From Wikipedia, the free encyclopedia
Jump to navigation Jump to search

The M05 family of military camouflage patterns are used by the Finnish Defence Forces on uniforms and other equipment. The pattern is licensed by the Finnish Defence Forces and has recently become available to the public as of 26 September, 2016.[1] The first M05 items were issued to troops around 2007, and have nearly universally replaced the M91 pattern in service use.



M05 woodland pattern
Finnish soldiers wearing M05 with a CV90.

The basis of the planning of the new pattern are various photographs of Finnish forests taken by the Finnish Forest Research Institute. The photographs were then digitally edited by the VTT Technical Research Centre of Finland's Information Technology Institute and concentrated into a 4-colour pattern representative of a Finnish forest. Dark charcoal grey, was added to the pattern in order to represent shadowed areas in a forest.

The pattern was field tested several times, leading to small changes. The new pattern was considered to be significantly better than the old M62 and M91 camouflage patterns.

The woodland pattern is used on at least the following FDF equipment:

  • M05 Camouflage uniform
  • M05 Ripstop cloth hot weather uniform [2] for international forces
  • M05 Military police coverall
  • M05 Field cap
  • M05 Boonie hat
  • M05 Reversible helmet cover (Woodland and Snow patterns)
  • M05 Flak jacket
  • M05 Rain/NBC suit
  • M05 Gore-Tex suit for special forces
  • M05 Patrol overall for special forces
  • Personal camouflage net


M05 snow pattern

The snow pattern is a 2-colour version of the M05 woodland pattern. The pattern has been observed to disrupt a soldier's profile so that the new suit cannot be detected at a few dozens of meters' distance in dense snowfall.

The snow pattern is used on the following FDF equipment:

  • M05 Snow suit
  • M05 Snow overalls (worn over flak and/or assault vests)
  • M05 Reversible helmet cover

Cold weather[edit]

M05 cold weather pattern

On the cold weather suit (Pakkaspuku) the woodland pattern's light green colour has been replaced by grey, which is a more common colour in the autumn and winter.

The cold weather pattern is used on the following FDF equipment:

  • M05 Cold weather suit
  • M05 Fur hat


At the same time Finnish Defence Forces made new grey-brown camouflage pattern for urban areas, but it is not yet used in clothing or gear.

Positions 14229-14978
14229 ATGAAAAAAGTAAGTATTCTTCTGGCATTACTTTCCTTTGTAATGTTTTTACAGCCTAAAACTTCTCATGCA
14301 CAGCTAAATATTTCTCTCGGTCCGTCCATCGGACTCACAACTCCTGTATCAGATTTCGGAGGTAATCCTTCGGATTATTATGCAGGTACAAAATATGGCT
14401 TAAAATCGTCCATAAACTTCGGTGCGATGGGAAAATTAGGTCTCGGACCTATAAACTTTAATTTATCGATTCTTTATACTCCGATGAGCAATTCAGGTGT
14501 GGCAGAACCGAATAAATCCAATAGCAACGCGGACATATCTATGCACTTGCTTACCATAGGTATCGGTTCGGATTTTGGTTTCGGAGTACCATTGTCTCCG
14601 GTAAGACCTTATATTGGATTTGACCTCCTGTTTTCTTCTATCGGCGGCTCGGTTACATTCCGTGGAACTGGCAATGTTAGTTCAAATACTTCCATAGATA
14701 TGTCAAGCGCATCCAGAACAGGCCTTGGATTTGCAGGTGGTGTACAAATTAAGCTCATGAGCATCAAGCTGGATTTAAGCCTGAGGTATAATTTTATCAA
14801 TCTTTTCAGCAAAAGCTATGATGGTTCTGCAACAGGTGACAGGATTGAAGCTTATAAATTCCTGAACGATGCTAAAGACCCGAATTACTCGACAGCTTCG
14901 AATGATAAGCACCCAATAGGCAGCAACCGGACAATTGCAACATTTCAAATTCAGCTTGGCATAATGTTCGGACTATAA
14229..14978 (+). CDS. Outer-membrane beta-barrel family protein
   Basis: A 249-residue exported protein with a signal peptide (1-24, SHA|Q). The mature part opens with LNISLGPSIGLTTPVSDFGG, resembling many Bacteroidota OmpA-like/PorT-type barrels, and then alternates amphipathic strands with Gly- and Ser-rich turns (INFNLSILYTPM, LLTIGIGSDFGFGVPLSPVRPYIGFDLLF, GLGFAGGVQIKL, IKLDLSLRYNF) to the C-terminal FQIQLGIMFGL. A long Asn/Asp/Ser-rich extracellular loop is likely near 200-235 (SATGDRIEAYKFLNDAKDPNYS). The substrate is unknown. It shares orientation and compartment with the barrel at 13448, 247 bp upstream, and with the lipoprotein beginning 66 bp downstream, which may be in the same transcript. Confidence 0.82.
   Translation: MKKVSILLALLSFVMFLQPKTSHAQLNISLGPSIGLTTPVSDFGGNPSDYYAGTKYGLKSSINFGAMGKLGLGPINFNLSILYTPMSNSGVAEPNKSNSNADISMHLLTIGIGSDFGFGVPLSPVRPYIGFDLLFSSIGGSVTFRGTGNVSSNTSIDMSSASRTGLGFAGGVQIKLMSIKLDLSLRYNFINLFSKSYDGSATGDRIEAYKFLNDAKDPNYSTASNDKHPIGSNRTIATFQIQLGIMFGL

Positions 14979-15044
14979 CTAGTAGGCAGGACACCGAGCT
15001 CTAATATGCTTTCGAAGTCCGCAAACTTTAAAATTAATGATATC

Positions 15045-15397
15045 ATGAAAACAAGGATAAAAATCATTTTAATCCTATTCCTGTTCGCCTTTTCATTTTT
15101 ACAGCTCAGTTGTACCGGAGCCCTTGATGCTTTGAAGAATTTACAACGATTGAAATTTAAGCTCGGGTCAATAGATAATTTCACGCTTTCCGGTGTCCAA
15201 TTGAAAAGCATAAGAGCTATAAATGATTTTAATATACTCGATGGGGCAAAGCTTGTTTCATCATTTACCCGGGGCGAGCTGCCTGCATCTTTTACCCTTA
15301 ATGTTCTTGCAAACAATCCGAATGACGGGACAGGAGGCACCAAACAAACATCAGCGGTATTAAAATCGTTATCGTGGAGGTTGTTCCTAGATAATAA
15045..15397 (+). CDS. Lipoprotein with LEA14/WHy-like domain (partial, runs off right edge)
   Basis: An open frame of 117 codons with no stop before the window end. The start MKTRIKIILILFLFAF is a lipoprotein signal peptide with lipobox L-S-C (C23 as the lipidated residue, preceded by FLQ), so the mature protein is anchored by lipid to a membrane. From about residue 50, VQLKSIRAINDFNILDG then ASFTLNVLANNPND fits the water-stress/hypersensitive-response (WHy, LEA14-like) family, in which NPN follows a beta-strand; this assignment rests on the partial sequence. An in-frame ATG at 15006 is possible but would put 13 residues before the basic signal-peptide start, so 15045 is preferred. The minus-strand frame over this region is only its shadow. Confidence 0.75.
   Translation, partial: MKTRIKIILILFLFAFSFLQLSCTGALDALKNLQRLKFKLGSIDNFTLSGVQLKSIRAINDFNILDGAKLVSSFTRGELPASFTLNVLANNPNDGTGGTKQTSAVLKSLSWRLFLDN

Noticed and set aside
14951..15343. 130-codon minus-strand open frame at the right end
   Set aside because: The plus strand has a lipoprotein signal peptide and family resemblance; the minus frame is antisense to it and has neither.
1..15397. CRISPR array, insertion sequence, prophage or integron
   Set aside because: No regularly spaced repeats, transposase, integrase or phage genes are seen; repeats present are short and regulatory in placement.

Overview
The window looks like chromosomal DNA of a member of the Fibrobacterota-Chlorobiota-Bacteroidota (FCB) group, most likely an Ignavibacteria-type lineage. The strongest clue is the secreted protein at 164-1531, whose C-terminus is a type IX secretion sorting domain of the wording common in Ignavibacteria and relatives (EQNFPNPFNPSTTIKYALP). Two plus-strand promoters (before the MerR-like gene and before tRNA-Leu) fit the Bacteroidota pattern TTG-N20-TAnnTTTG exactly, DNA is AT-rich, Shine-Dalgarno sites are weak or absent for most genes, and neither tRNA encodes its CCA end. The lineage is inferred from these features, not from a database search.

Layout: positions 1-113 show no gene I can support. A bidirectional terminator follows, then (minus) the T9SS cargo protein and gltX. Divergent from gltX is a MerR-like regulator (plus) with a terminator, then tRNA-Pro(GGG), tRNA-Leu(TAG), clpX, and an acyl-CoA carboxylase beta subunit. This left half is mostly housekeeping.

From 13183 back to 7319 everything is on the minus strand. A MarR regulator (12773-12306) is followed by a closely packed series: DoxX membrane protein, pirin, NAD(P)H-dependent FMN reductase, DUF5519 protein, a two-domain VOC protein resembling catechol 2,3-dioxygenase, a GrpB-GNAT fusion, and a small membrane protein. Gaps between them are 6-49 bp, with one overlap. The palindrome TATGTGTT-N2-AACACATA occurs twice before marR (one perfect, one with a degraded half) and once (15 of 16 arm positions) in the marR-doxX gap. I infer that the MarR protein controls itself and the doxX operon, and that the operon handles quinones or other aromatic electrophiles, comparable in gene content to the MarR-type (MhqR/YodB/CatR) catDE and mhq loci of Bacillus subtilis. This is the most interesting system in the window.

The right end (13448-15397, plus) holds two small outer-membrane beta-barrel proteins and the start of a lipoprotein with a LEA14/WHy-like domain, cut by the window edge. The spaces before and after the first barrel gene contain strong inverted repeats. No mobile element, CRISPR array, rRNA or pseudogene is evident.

M04 Desert pattern

Originally taken in use before other gear of M05 family and is officially called M04 although pattern has the same basic features and looks as other M05 family patterns. The first M04 items were taken in use around 2003 by Finnish contingent of UN peacekeeping mission in Eritrea (UNMEE) as a test pattern called K2004.[3] K2004 garments were printed into heavier cloth than current M04 that is printed to Ripstop cloth.[4] Currently the pattern is used by FDF international forces in Afghanistan (ISAF). It was also used UN operations in Chad and Central African Republic (MINURCAT) and Lebanon (UNIFIL II).[4] Also Finnish officers serving in arid climate as UN Military Observers use M04 pattern equipment.

The desert pattern is used on at least the following FDF equipment:

  • M04 Desert hot weather uniform
  • M04 Desert hot weather uniform shorts
  • M04 Desert boonie hat
  • M04 Desert field cap
  • M05 Reversible helmet cover (Woodland and Desert patterns)

Russian 'lookalike'[edit]

The commercially produced Russian 'Yeger' camouflage pattern, first came to public notice during the 2008 South Ossetia war where it was seen being worn by MVD Internal Troops. 'Yeger' is a four-colour camouflage, comprising irregularly outlined black, dark green and light green blocks on a wood brown background. It is very similar in appearance to Finnish M05 woodland camouflage pattern.

The resemblance between 'Yeger' and M05 woodland has given rise to numerous claims that Russia has copied the Finnish camouflage pattern. The claims were outlined by Helsingin Sanomat in an article titled "Russians under suspicion for having purloined camouflage design of Finnish Defence Forces" [5] and Taloussanomat in couple articles.[6][7] Also US newspaper The New York Times made a story about the claims November 20, 2008 when Russian special forces were reported to have used it in Georgia.[8]